Depth of comedy festival's line-up trumps even an act of God
A comic genius is a guy who can skulk onto the stage and tell a joke about not being allowed to open his hotel window and have everyone giggling and writhing. That's British comedian Carey Marx for you. The tale was the highlight of the 5 Star Comedy Preview, the opening show of the Auckland International Comedy Festival.
Not to be confused with the Comedy Gala (on last night), this smaller show hosted by clever Aussie yobbo Wil Anderson is a chance to get a taste of some of the big-name international acts performing at the festival.
Three of them - Tom Wrigglesworth, Miles Jupp and Jarlath Regan - didn't make it in time because of the Iceland volcano so Geordie comic and three-time Auckland visitor Jason Cook stepped in as a replacement.
Host Anderson is another festival returnee. While his masturbation jokes scrape the bottom of the barrel there's no denying the brilliance of his notion that if women were in charge of finding weapons of mass destruction they'd do so easily: "They're right where you left them ... along with your undies and the remote."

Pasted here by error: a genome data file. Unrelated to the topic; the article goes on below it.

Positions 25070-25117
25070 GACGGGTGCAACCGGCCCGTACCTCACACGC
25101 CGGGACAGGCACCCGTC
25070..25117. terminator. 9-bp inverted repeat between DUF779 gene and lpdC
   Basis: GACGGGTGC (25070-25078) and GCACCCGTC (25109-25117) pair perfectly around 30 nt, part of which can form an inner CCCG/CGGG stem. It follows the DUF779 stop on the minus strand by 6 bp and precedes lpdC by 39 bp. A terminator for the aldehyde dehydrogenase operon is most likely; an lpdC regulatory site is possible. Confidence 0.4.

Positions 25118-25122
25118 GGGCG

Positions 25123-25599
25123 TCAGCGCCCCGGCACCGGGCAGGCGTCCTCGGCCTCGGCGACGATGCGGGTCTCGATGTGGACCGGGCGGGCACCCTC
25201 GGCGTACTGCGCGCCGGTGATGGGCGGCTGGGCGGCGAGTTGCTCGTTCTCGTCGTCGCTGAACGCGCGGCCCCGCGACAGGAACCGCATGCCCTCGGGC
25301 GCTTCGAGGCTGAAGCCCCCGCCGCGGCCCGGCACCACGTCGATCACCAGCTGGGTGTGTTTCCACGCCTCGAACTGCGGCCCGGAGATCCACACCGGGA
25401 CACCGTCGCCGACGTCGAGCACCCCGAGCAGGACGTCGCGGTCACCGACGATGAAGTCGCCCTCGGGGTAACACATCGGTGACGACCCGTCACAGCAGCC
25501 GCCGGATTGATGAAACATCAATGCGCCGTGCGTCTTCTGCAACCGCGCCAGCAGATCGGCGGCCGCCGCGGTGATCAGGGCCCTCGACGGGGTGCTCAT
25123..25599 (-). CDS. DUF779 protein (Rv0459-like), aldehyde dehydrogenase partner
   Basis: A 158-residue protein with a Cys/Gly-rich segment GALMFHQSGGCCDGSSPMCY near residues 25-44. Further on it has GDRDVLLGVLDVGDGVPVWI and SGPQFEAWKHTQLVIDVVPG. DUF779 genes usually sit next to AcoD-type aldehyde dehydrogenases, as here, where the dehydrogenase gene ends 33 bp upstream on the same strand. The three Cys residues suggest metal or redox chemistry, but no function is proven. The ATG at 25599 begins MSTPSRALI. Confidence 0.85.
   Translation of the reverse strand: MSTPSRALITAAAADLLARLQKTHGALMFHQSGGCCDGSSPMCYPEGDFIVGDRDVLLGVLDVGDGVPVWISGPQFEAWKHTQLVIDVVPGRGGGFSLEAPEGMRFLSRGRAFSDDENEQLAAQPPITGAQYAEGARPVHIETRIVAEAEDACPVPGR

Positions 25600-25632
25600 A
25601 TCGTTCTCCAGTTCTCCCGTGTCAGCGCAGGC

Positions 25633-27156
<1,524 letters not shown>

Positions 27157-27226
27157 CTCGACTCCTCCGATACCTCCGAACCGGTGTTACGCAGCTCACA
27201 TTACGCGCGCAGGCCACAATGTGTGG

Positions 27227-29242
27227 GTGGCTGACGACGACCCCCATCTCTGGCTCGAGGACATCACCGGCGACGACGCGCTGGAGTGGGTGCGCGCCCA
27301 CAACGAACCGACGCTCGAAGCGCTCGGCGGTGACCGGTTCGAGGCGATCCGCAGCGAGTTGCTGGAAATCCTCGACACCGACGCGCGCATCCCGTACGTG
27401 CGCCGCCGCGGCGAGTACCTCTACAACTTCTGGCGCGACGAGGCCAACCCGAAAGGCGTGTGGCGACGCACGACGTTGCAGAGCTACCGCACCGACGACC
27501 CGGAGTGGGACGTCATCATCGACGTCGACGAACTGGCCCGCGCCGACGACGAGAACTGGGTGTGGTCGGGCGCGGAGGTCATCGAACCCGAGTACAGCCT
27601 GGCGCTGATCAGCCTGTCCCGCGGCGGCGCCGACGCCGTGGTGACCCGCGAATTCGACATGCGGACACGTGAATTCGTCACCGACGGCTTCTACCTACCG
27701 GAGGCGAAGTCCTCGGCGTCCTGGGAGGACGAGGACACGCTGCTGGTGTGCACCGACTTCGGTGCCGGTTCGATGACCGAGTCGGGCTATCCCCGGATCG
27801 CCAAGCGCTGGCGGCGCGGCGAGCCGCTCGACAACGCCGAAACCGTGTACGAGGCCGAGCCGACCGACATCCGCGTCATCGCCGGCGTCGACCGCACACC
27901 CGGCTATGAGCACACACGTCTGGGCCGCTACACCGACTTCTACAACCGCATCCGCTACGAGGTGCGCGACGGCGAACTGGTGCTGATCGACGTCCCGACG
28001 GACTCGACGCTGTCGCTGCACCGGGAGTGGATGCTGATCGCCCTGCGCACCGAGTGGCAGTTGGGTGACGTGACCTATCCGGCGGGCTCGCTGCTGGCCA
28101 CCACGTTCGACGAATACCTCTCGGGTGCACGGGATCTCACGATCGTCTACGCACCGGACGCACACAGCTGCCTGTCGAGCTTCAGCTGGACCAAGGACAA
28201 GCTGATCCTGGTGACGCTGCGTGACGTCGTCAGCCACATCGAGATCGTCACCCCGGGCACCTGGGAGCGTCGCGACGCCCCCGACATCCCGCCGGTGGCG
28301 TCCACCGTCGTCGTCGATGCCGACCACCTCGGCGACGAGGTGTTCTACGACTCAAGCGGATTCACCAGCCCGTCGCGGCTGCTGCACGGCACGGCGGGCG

Marx is also back after being the hit of last year's festival - and you can see why. He looks likes he's drunk, and with his cheeky Nasally mumble he sounds like he's drunk, but he's got a devilish glint in his eye (when they open wide enough to see it) and the guy is sharp.
First up though was the likeable and friendly Cook. These days he looks a little more portly and has cut off his long dank locks, but he's still capable of flying off on an effortless tangent.
Chris Cox, the cocky young Brit billed as the mind reader who can't read minds, was up against it because his act doesn't suit the quick-fire of a preview show. The find of the show - and one to see at the festival - was Terry Alderton, a mad-cap sound effects, accents and impressions extraordinaire.
Then came "metal head" Andrew O'Neill, whose random outbursts of song and wisdom ("Oh house brick where would we be without you? Outside.") took some adjusting to - but eventually his kooky metal charm sunk in.
But the star of the show was Marx, whose formula is simple. He's up there telling funny stories about things like his beef with a Jehovah's Witness, and why he hates being told off all the time. But it's where he takes these simple situations and subjects that makes him a must-see.
* See Monday's Herald for more coverage of the Auckland International Comedy Festival's opening weekend.